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Interviews

Conversing Candidly With Franck Vidal

26/11/2019

We sat down with Franck Vidal, to know more about him, and his philosophies on wine buying.

Photo for: Conversing Candidly With Franck Vidal

It's almost December, and we're so excited for the Paris Wine Cup, we can't wait for March. But before that we're doing a quick series of interviews with our panel of judges.

The Paris Wine Cup has a leading panel of top-level wine buyers with current direct commercial buying responsibility. Or wine consultants and experts who are also directly involved in the development of new wine brands or buying wine for commercial resale.


Let's Connect

Let's Connect


Let's hear it from one such industry leader, Franck Vidal, Wine Development Manager at Metro Cash and Carry, Paris.

So Franck, tell us about yourself.

I set up in the wine industry 12 years ago, when my wife and I arrived in the UK to run an off-trade wine store in the charming little town of Haywards Heath in Sussex. We are now living in France and, since that time in England I am passionate about the wine industry, enjoy discovering new products and share it with my customers.

What do you see as the most important skills a Wine Buyer can have?

Curiosity which means knowing the product, its history, its cultural backyard, and looking for a perfect match, in other words – great value for money. Buy well - to sell well, I think is the key point. Packaging, price and the wine itself should match perfectly. The product must tell a story.

How has the industry changed in the past 10 years and how have you responded?

I was impressed by different perception of the products by customers during the last 12 years since I started working in Wines. For example, how the UK customers see the products and what is important for them, and how it is different in France. English customers used to buy a mark (Chardonnay is mark, like Chablis, Australian Shiraz, Jacob’s Creek or Gallo). In France, the approach is different, people buy more an Appellation except for Champagne where the mark is more important. However, we can see the evaluation of this traditional approach and with globalization being today’s reality French customers getting more interested in foreign wines. As an example, I can think of the growth of Prosecco and it’s quite interesting as it was not so famous in France 10-15 years ago, however, was so popular for the last decade in England.  

I think that working closely with supplier is the key to succeed as he usually knows the essential aspects about their products and the strategy to sell.

In France and in the UK, the Wine industry had to deal with the non-alcoholic lobbies, and it is important to be more responsible in the society. Drink less, but drink better, I think is the answer and the way to communicate.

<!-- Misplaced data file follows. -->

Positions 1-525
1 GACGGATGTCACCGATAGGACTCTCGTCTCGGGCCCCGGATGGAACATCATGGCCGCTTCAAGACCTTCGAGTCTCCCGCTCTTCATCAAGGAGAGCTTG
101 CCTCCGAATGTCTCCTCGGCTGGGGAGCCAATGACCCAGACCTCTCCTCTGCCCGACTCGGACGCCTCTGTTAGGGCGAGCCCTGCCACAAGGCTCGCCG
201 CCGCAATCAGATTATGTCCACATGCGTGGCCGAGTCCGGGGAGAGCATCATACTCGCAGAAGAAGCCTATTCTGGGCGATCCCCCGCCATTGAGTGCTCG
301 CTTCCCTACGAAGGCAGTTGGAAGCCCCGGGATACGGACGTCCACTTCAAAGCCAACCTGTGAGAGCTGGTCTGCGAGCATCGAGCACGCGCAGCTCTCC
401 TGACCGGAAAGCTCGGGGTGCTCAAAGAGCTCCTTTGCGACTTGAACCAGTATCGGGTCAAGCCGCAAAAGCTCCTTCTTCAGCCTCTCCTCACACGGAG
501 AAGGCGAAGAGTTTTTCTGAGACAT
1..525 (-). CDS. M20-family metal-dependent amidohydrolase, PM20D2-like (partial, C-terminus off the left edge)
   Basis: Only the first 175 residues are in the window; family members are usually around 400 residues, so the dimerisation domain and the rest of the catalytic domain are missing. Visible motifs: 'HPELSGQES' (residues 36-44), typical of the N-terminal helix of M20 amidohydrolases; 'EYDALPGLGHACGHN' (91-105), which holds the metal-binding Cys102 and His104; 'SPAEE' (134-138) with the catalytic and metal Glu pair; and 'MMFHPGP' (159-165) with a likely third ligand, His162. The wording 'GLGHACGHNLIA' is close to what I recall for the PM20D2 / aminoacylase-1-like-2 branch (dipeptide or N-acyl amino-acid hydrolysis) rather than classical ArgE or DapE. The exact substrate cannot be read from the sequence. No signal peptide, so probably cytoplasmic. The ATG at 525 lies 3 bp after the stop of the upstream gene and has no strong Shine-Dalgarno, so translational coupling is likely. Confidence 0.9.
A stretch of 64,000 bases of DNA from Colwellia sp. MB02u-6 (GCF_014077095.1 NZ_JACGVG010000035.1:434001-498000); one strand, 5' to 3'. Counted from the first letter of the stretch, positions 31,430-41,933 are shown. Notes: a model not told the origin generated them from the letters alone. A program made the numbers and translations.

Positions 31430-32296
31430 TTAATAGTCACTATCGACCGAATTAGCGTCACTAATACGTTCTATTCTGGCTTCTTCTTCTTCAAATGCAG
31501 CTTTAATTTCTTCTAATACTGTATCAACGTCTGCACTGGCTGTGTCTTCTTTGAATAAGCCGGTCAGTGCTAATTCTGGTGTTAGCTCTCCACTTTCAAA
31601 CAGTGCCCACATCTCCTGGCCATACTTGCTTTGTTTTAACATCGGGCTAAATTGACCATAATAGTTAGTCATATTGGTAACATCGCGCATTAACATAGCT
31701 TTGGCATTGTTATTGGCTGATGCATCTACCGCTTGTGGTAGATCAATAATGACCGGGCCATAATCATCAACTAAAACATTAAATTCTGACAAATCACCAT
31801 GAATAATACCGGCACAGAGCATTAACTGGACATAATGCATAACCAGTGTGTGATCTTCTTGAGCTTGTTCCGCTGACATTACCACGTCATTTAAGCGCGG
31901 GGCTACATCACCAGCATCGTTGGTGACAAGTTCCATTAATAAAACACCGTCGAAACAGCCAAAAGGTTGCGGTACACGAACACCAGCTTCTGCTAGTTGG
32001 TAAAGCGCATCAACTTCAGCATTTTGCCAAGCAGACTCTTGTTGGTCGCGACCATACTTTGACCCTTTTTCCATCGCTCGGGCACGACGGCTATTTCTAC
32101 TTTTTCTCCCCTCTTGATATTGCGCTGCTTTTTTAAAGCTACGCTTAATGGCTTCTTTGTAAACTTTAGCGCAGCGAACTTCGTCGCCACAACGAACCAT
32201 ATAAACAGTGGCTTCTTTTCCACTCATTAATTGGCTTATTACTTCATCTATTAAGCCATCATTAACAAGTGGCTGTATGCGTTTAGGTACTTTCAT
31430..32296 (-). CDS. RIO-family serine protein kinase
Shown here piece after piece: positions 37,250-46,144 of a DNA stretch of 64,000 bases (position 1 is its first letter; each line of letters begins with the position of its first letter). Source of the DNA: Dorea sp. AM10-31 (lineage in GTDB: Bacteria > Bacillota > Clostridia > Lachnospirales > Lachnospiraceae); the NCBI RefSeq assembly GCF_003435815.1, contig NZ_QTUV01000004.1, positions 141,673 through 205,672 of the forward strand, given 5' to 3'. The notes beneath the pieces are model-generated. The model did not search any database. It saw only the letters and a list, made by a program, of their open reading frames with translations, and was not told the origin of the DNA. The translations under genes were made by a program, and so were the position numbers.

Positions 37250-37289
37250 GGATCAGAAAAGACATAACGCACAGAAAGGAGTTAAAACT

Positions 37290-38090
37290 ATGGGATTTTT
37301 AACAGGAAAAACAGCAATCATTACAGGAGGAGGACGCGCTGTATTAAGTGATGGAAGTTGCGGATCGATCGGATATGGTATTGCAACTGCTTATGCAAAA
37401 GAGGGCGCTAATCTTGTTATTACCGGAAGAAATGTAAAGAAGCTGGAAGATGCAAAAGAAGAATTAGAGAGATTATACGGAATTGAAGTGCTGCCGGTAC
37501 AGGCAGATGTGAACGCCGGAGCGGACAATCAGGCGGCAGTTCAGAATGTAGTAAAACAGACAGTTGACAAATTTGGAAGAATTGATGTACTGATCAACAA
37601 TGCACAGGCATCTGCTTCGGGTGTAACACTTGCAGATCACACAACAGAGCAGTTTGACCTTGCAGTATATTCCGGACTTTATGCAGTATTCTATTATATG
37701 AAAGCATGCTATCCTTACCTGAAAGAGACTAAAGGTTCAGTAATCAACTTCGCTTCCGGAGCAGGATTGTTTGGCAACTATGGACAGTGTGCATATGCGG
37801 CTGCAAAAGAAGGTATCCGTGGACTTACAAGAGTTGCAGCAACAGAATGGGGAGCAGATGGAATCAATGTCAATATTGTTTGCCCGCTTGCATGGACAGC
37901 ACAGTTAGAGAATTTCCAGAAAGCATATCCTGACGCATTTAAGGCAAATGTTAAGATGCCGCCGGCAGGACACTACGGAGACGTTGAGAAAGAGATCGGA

What you look for when you plan to buy wine for your business?

I plan to understand to whom I can sell it. It’s important to know the profile of customers in order to sell well. We don’t sell a Gevrey Chambertin and a European table red wine to the same person or for the same purpose.

What is most challenging about what you do?

Understand the product, what did the winemaker want to highlight when he bottled his last vintage. Compiling centuries of tradition in a new fashionable way in a 75 cl glass bottle is somewhere vertiginous when you think about it.

Have you noticed any change in the preferences of wine consumers?

The Rose is not anymore, a summer wine, you drink it all over the year now. It’s appealing as an aperitive and quite versatile when you need to choose a wine for different plates and different people in restaurant. Rose is usually the first step in wine for youngest customers after they get bored about the fruit wines like “Rose Pamplemousse” (grapefruit).

The growth of Organic and Bistronomy type wines are as well among the new preferences in consumption nowdays. The bottle itself with the packaging need to express an attitude more than explain what’s in the bottle.

Any other wines from around the world that we should be keeping our eyes on?

Thanks to prosecco, Italian wines push to make a place in the French wine market. Italian wines sound sexy, and customers tend to be unsatisfied about cheap Chianti with their Pizza. Nero d’Avola from his homeland of Sicily offers, for example, a very good value for money. French customers start to discover that Moscato d’Asti is a crack with desserts too. It tends to replace the Clairette-de-Die which was, anyway, a bit infamous outside his area’s appellation.

If you could only buy one bottle to drink in December, what would it be?

Cornas “cuvee Jana” from Johann Michel.

It’s deep and complex, with an everlasting long. I’s done exclusively on the best vintage and it shows the syrah in its best dispositions.

The 2016 was yet young but unctuous and very juicy, soft tannins balanced with blackberries, black olives and pepper notes, made this wine the perfect pairing with “caillettes” (pork meatballs mixed with herbs, French region - called Ardeche’s speciality) homemade please!

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Other Interviews By Paris Wine Cup:

Fabien Lainé, Wine Blogger

Julien Miquel, Wine Youtuber

Iain Munson, Master of Wine

Sue Eames, Wine Educator

Tanisha Townsend, Wine Influencer

Nicolas Fouilleroux, Sommelier-caviste, Soif d'ailleurs

Pierre Hadrien, Director F&B Fairmont Monte Carlo

Yann Karache Prudent, Responsable en Sommelerie au Château de la Bégude

Rodrigo Orlando, Wine Buyer


Paris Wine CupParis Wine Cup will be assessed and judged by a leading panel of top-level wine buyers with current direct commercial buying responsibility. Or wine consultants and experts who are also directly involved in the development of new wine brands or buying wine for commercial resale.

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